EDRI-gram newsletter - Number 4.11, 7 June 2006

EDRI-gram newsletter edrigram at edri.org
Wed Jun 7 07:35:43 PDT 2006



 biweekly newsletter about digital civil rights in Europe

    Number 4.11, 7 June 2006


1. EU-US agreement on passenger data transfer annulled
2. Frankfurt Appellate Court says online demonstration is not coercion
3. New Czech Police draft act allows taking DNA samples by force
4. Content flatrate is feasible according to French study
5. Campaign against censorship on the Internet
6. Journalistic protection for online journalists and bloggers
7. Dutch Gamer in US intelligence spotlight
8. Private copy system under scrutiny
9. Agenda
10. About

1. EU-US agreement on passenger data transfer annulled
The European Parliament obtained the annulment by the European Court of
Justice of the agreement between the European Community and the US
Government on the transfer of passenger name records (PNR) from foreign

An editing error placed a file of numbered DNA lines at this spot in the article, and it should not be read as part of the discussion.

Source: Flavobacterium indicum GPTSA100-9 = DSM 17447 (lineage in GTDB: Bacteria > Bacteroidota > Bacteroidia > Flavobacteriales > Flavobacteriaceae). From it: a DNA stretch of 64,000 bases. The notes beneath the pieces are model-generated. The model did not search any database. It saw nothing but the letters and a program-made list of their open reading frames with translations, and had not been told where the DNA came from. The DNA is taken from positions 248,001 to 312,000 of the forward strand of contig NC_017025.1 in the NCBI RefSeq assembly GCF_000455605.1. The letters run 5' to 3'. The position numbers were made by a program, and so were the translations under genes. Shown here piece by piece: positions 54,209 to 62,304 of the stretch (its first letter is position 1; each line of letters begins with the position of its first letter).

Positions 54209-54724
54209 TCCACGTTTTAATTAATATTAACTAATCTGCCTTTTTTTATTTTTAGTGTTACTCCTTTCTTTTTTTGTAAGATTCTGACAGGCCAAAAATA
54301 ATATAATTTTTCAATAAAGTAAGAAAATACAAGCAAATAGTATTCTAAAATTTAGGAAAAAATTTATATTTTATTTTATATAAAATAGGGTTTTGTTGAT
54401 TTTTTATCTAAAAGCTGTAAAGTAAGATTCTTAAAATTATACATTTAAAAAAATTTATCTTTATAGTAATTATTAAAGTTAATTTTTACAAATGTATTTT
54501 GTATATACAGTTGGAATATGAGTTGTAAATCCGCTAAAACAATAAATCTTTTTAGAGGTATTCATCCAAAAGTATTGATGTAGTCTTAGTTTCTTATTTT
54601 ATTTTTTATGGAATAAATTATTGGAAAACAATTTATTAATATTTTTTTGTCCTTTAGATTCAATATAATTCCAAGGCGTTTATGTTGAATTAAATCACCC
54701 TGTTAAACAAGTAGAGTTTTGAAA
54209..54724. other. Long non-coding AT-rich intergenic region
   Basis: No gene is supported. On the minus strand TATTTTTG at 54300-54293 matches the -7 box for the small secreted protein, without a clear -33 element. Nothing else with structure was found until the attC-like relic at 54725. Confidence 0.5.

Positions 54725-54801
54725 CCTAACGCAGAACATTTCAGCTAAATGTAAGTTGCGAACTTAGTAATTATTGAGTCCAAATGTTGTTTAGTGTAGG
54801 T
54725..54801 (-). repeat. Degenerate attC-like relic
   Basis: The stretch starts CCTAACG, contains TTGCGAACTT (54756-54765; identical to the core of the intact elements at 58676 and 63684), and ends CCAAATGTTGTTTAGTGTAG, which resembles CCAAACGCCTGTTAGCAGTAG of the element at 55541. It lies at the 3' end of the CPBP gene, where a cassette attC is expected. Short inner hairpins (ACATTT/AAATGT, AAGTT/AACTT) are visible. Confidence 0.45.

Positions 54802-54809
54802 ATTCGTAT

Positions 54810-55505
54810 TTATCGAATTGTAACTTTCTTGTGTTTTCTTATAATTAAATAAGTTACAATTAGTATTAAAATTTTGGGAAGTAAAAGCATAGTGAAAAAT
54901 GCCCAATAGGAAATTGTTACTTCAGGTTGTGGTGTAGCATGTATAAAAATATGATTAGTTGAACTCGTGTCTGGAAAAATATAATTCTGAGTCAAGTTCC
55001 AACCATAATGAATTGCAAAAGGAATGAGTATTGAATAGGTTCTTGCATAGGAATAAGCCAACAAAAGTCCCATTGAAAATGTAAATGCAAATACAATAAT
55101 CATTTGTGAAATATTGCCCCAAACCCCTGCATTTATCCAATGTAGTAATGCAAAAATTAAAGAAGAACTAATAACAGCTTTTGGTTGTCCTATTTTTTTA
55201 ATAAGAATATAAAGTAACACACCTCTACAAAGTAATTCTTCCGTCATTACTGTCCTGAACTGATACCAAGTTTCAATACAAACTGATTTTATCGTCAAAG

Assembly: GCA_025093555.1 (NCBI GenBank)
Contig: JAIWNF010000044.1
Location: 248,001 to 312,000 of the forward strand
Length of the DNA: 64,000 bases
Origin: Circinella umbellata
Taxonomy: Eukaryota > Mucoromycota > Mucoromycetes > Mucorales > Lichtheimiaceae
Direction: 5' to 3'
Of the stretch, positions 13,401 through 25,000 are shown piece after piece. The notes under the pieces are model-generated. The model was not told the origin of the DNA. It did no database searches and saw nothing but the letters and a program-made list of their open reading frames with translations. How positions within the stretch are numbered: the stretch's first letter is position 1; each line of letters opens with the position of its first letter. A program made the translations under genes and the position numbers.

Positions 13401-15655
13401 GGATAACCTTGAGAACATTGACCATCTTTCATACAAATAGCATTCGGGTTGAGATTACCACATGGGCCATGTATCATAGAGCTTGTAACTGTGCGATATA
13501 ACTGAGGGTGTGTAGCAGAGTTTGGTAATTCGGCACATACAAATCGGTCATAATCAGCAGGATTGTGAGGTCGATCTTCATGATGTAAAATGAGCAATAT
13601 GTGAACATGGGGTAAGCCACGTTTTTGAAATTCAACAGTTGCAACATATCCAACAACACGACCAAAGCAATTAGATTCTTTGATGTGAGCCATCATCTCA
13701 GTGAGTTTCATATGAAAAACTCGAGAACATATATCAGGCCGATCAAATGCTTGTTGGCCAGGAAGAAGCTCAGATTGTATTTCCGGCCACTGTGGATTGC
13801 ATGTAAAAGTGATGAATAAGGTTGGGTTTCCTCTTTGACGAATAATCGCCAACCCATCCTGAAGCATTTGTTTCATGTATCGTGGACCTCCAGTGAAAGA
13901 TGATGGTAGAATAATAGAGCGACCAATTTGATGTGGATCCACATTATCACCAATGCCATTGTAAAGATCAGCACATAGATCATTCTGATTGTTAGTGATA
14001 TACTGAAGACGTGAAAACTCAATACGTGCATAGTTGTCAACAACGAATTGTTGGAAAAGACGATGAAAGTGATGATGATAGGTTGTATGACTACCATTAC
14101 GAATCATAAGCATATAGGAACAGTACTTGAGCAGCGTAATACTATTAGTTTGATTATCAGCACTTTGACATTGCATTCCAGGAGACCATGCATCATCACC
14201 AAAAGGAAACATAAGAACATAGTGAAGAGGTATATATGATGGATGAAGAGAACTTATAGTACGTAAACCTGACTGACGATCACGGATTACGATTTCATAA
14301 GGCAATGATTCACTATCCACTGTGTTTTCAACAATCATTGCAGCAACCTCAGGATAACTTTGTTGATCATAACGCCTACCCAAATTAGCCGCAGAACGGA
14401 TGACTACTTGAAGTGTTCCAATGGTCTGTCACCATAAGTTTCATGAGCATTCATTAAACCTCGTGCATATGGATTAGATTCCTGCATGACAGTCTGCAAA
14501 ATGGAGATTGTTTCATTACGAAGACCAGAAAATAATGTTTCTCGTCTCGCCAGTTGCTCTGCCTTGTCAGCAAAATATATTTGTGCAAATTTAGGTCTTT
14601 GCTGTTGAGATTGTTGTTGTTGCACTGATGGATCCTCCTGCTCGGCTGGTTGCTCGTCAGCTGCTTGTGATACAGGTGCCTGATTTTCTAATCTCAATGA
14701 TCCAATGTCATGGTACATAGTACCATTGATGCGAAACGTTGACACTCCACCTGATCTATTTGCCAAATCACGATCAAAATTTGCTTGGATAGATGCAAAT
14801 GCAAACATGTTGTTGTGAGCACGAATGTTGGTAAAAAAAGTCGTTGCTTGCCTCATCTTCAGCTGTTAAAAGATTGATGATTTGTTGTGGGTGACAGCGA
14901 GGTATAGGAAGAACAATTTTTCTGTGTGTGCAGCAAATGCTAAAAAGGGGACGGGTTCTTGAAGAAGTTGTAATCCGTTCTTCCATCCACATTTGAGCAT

carriers to the US with the view to combat terrorism and maintain national
security. In order to prevent problems the agreement will be still in force
until 30 September 2006. Until then the Member States have time to solve the
legal issues arising from the annulment within or outside the EU context.

After 11 September 2001 air carriers flying from Europe to the US were in a
dilemma. The US Government required to access personal data of travellers
contained in the databases of all foreign carriers. On the other hand, 1995
EU Directive on data protection restricts the transfer of personal data from
one jurisdiction to another unless there is adequate protection of that

Following a series of negotiations to solve this dilemma during 2002 and